Give credit only where it’s due

More than two-fifths of small businesses are offering credit to new customers without checking their creditworthiness, leaving themselves open to bad debts.

A survey from the Better Payment Practice Group (BPPG), which aims to improve payment culture in the UK, reveals that 44% of small firms (with fewer than 50 employees) could be too trusting in automatically extending trade credit to new customers.

Small firms should integrate credit-vetting procedures into their standard credit management practices, says the BPPG. This includes checking a new customer’s creditworthiness before commencing trading with them and then closely monitoring them during the early stages of the business relationship, and beyond, to prevent payment problems emerging.

The BPPG suggests the following sources of information for checking creditworthiness:

  • Status reports from credit agencies
  • Trade references
  • Company accounts, which can be found at Companies House
  • Register of County Court Judgments
  • Insolvency Service
  • Bank references
  • Friendly visits to the customer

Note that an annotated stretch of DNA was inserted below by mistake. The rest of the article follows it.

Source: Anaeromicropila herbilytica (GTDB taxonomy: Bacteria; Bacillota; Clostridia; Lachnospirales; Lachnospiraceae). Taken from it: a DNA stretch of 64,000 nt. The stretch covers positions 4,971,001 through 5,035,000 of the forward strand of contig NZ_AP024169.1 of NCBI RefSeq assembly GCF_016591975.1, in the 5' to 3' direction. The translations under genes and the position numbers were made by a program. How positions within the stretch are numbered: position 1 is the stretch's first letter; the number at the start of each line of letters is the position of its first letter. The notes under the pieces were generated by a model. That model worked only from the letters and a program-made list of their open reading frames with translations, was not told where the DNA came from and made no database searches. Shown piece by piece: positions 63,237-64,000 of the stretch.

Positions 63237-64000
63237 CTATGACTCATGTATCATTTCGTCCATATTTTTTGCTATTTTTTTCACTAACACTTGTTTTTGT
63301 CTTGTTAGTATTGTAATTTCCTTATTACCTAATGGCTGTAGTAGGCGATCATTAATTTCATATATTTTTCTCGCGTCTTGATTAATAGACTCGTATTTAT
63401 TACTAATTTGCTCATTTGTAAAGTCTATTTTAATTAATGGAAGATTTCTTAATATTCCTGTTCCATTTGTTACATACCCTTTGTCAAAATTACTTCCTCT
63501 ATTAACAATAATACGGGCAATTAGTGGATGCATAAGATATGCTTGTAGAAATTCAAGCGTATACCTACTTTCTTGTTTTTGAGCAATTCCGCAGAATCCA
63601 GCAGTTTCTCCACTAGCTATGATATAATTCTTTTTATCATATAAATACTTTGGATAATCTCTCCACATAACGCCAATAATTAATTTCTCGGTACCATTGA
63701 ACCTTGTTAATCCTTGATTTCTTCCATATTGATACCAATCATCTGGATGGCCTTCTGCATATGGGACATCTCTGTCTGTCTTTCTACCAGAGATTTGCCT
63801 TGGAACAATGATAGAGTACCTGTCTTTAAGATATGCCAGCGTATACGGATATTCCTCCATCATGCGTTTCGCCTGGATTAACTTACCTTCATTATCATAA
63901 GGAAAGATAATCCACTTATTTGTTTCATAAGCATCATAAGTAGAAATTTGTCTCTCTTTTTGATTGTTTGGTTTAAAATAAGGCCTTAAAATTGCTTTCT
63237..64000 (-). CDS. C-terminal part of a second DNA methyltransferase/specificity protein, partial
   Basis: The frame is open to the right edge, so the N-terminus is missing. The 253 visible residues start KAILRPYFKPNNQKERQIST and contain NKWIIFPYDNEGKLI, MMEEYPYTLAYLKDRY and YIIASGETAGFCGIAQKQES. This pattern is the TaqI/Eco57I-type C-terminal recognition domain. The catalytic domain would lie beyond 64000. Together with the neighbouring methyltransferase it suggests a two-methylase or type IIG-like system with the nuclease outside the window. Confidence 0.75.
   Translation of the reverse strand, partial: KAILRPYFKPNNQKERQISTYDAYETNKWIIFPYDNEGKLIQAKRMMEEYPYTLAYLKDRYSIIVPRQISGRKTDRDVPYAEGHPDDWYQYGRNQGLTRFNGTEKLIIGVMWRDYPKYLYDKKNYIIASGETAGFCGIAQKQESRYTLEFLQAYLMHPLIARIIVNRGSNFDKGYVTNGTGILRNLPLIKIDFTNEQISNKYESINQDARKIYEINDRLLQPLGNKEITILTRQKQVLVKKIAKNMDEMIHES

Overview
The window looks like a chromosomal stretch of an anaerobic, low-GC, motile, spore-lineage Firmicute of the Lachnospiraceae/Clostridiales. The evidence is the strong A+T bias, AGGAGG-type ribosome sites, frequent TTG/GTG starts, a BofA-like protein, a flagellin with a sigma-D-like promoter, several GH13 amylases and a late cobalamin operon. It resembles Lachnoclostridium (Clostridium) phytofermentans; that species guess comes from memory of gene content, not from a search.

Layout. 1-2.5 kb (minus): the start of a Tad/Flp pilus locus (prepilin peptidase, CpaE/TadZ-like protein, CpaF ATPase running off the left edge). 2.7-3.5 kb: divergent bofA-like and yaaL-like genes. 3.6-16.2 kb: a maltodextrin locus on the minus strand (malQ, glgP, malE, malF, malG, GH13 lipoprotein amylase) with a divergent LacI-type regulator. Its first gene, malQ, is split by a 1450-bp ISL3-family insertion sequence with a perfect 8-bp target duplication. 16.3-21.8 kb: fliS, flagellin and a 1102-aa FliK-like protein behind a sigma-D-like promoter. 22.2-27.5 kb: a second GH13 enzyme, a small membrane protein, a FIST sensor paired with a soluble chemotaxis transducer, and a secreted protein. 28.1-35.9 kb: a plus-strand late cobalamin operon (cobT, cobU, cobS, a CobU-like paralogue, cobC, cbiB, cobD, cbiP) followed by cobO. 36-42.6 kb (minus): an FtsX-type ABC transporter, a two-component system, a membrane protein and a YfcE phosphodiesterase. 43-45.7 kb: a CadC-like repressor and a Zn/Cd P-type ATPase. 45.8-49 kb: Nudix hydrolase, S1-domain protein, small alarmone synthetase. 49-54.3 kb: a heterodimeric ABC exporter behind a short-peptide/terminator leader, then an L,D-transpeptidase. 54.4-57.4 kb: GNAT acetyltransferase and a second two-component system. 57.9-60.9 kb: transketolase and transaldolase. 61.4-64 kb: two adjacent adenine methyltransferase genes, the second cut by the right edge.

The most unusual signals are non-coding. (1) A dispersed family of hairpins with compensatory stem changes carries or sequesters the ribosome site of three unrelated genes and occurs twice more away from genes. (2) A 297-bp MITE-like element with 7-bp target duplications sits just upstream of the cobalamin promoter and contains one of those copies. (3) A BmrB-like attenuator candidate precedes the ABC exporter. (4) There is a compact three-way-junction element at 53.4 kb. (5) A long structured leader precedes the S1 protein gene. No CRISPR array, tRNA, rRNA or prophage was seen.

• Local intelligence such as local newspapers or business networking groups

“Extending credit to new customers without thoroughly vetting them exposes businesses to the risk of non-payment,” warns Kate Beddington-Brown, Assistant Director General of the Institute of Credit Management and member of the BPPG. “[We] strongly advise companies to minimise these risks by undertaking research into new customers as part of their standard credit management procedures. Trade credit is a privilege, not an automatic right, and it is vital that companies protect themselves from risk of late payment (or bad debt) by vetting new customers properly before issuing credit.”

For more advice on credit management, visit

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